In the spring of 1845, Canada’s largest and most famous wagon train, pulled out of Toronto heading for the untamed wilderness in north-eastern Ontario. The emigrant’s leader was Ben Timberman, a man that had dreams of building a new life and legacy for his family.The going was slow as the group had to continually turn a footpath into a passable road for their conestoga wagons.
The group fell short of their destination, and had to hunker down for the winter on the shores of the French River. The following spring, they pointed their wagon north again and within a few weeks they reached their goal. However, their journey was not without death, sorrow and surprises.The emigrants built a town and carved out sections of land for themselves. Ben Timberman’s land was over 600 square miles in size. He called his spread “The Pondarowsa” and his ranch was located on the shores of Big Bear Lake.
The Timberman’s carved out a financial empire for themselves, which consisted of cattle, logging, mining and hauling freight.With so much activity happening, the area attracted new families, business owners and outlaws. The town grew, but unfortunately so did lawless activity. With no real law, Ben stood to loose the most. Finally, he had enough and hired an ex-U.S. Marshal, along with his special deputies out of Colorado. These regulators were going to bring their own brand of justice to the town, and Ben was prepared to look the other way.In the end, the Pondarowsa went to war against a neighbouring rancher to save itself.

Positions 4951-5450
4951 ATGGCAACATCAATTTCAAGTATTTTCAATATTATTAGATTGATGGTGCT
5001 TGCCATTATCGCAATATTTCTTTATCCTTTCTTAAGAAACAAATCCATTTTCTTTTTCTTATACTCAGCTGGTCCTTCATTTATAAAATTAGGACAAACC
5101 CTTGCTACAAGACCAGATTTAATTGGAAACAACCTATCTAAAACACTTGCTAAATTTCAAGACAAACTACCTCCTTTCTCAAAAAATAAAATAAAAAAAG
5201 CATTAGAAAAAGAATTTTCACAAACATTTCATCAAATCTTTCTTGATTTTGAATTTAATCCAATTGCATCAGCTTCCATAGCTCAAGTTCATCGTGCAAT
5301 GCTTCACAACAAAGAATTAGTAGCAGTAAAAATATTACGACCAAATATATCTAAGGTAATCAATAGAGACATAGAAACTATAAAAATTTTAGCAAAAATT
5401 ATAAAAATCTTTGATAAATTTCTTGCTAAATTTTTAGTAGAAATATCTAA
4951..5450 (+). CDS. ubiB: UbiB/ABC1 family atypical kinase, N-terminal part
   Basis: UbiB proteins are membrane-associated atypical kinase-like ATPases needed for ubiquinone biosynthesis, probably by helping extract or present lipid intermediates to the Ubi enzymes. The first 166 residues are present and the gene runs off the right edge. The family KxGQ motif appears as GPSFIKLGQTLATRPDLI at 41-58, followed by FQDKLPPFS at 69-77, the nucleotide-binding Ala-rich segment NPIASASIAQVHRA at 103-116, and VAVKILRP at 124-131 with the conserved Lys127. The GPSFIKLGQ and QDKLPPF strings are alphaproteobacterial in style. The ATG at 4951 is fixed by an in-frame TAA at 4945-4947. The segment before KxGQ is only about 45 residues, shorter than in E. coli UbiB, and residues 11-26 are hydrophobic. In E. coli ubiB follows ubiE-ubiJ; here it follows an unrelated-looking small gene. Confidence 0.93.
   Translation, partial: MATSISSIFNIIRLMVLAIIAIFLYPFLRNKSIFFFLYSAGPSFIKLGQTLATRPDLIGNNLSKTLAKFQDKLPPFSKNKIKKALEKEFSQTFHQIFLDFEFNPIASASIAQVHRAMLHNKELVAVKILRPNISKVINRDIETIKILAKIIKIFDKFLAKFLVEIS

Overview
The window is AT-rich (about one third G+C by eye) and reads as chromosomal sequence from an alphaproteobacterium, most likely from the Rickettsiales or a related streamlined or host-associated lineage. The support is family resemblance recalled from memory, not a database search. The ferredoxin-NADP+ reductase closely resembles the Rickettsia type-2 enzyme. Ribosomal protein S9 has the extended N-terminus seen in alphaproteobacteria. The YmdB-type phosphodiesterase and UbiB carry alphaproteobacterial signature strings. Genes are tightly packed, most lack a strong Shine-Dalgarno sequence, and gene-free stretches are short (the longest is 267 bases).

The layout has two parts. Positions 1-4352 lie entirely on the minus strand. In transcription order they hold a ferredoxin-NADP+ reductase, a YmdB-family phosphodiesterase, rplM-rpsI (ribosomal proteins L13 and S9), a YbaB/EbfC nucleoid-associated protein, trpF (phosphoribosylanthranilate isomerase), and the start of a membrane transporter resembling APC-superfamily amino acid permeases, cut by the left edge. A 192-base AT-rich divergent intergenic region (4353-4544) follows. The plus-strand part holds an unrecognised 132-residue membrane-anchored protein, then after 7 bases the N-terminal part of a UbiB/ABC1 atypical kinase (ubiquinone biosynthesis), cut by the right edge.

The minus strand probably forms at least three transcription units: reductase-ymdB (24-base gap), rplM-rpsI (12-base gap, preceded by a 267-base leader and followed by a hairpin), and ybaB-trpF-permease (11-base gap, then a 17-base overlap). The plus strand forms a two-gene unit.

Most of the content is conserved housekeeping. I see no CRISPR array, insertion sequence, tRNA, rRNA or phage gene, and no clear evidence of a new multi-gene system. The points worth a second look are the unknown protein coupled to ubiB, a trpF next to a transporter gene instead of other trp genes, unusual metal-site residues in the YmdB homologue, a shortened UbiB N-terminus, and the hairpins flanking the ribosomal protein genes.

The outcome was swift and deadly as Ben rode with a posse of over 70 men.